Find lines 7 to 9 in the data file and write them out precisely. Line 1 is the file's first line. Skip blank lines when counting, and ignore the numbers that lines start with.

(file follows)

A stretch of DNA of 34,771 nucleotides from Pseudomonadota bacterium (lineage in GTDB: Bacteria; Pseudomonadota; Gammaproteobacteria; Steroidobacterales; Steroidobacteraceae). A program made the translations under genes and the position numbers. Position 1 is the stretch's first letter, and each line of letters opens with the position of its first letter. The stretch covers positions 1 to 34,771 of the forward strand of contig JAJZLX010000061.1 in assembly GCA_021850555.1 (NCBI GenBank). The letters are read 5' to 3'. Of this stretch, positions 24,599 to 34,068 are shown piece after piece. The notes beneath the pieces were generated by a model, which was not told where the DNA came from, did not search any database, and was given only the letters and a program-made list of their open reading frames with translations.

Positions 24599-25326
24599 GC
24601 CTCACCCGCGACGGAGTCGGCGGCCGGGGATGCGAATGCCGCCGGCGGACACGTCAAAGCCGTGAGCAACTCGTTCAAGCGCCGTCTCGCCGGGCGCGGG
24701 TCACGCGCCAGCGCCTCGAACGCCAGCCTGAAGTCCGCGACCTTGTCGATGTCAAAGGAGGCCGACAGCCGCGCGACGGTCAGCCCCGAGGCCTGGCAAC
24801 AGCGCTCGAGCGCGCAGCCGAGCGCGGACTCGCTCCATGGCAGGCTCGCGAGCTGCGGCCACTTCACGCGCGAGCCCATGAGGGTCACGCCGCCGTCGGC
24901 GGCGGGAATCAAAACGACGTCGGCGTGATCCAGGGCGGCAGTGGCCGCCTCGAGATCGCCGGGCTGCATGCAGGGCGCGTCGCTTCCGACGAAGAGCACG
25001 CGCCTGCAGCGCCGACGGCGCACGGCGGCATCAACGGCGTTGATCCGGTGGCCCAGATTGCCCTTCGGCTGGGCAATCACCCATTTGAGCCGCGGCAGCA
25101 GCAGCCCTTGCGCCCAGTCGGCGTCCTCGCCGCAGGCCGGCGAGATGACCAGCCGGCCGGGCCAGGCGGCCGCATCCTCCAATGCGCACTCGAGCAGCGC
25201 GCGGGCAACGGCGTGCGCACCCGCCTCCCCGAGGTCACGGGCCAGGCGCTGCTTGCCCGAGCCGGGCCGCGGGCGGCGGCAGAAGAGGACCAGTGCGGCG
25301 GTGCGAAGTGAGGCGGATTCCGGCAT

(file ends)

24901 GGCGGGAATCAAAACGACGTCGGCGTGATCCAGGGCGGCAGTGGCCGCCTCGAGATCGCCGGGCTGCATGCAGGGCGCGTCGCTTCCGACGAAGAGCACG
25001 CGCCTGCAGCGCCGACGGCGCACGGCGGCATCAACGGCGTTGATCCGGTGGCCCAGATTGCCCTTCGGCTGGGCAATCACCCATTTGAGCCGCGGCAGCA
25101 GCAGCCCTTGCGCCCAGTCGGCGTCCTCGCCGCAGGCCGGCGAGATGACCAGCCGGCCGGGCCAGGCGGCCGCATCCTCCAATGCGCACTCGAGCAGCGC